. At first I thought it was silly. You don't buy an instrument over the internet. You go someplace and play several dozen instruments (old, never new -- new is bad) before making a decision. But I listened to a sound file on their site for a cello that costs under $1000, and I couldn't believe you could get such a great sounding instrument for less than $3,000 or $4,000. I noticed that they have a trial policy -- you tell them what you are looking for and they pick out an instrument for you, send it to you, and you play it for two weeks before deciding if you want it or not. For the next few days I looked at pictures and read every word on their site, and became obsessed with all things cello. Then I made the decision. Two days later my old cello was sold, and I had a very big check.
Strangely, leaving the old cello behind left me with no feelings of remorse. I wondered why. After all, we had been through a lot together.
We finished High School together, and we played with the Orange County Youth Philharmonic and the Orange Coast Community Symphony. In college, we had the privilege of studying with Victor Sazar, who himself had studied with Leonard Rose (He was sort of the Yo Yo Ma of his day.) We played with the Chico Symphony for one season, after which we moved to San Francisco, where everything changed. In the sixteen years I lived there we performed and recorded with various rock bands (but no one you have heard of, I would imagine.) I played in every venue available at the time, from the El Rio in the mission district to the Filmore and the Warfield. We played with Irish musicians in places like Ireland's 32 and the Cork and Bottle. One of my cello cases still
smells like cigarette smoke. My cello got scratched up and kicked. My bow was once picked up by a drummer who had ketchup on his fingers
and couldn't be used again until it was re-haired. For several years, my cello was filled up with packing material -- a trick I learned from a bassist -- which made it not quite so resonant, and less prone to feeding back (that screechy sound you hear in speakers sometimes) when I had to play amplified and really, really loud.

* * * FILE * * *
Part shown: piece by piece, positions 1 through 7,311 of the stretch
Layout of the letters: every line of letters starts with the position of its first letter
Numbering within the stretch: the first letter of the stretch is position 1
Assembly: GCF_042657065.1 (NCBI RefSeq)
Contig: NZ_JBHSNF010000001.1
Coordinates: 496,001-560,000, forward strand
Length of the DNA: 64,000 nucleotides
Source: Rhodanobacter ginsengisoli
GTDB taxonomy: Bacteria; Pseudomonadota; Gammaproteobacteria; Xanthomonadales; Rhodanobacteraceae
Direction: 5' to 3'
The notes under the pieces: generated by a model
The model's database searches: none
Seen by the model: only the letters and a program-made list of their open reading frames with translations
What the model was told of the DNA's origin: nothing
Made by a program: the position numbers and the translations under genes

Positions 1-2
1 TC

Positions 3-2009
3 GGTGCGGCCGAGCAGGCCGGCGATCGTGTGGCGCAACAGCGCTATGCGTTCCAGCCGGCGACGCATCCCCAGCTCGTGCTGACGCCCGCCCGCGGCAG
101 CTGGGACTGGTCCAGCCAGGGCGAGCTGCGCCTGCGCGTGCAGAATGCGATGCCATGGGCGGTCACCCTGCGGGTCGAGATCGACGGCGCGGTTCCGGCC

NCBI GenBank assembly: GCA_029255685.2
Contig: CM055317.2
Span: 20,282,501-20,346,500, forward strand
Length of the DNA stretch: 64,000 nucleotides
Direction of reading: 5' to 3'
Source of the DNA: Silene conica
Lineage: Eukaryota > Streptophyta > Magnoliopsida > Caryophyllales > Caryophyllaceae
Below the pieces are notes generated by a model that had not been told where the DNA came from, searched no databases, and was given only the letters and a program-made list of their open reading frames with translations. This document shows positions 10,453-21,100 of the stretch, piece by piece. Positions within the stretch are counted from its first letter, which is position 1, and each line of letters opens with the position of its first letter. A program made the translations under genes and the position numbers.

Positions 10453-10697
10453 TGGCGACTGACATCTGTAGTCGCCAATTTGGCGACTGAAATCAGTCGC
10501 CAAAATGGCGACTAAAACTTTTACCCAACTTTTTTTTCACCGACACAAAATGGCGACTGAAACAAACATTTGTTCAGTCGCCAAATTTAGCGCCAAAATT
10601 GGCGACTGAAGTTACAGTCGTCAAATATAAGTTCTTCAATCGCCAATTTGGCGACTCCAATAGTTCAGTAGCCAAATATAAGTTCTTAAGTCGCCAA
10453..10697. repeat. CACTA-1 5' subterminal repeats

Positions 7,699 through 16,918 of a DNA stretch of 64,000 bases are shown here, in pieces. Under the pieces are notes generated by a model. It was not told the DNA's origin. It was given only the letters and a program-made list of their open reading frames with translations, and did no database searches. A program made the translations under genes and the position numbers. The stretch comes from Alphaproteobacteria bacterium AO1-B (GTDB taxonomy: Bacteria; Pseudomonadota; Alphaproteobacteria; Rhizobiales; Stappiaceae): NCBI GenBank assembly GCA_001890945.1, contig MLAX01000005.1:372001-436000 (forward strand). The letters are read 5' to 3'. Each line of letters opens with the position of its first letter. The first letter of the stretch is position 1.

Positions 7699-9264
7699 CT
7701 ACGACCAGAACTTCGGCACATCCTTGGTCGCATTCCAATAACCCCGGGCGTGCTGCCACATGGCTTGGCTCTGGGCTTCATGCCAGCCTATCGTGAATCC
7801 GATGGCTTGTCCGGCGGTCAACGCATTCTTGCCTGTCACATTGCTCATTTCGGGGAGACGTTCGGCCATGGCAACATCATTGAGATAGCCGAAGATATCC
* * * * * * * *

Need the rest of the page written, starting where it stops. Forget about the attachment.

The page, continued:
So after all that, why was I not sad seeing it go? Was it the orangish finish the instrument had, which I never cared for? Partly, but I realized that we had never been right for each other, and I never had known it until now. Cellos are individuals, with what people think of as "personalities." There are very bright sounding cellos, and there are very dark cellos and everything in between. I realize now that I had spent years not really liking the sound of my cello, and trying to alter the sound to one I liked when I played amplified. I was always telling the sound technicians "turn up the bass," (which is really problematic, because turning the bass up made it all the more prone to feedback.) My cello was one of the bright ones, and I wanted a warmer sound. Until now, I only knew that it was a good instrument and I should just be happy with it. I was completely in denial.
So now I will have the warm sound that I have always envied other cellists for. I am counting the days.
Update: Go here
for my review of the Maestro Cello from Stringworks.com
by kim osterwalder 12:04 PM
Dean aligns with Bush on death penalty
“As governor, I came to believe that the death penalty would be a just punishment for certain, especially heinous crimes, such as the murder of a child or the murder of a police officer. The events of September 11 convinced me that terrorists also deserve the ultimate punishment,” Dean said in a statement released by his campaign last week.
That's if you've gotten the right guy, Governor Dean, which often is not the case. With all of the prisoners being released on dna evidence lately, you have to be leaning in the other direction if you have more than half a brain cell in your head.
by kim osterwalder 4:17 PM
I haven't had time to read this yet, but:
UPDATE: Oh, nevermind.
by kim osterwalder 10:36 AM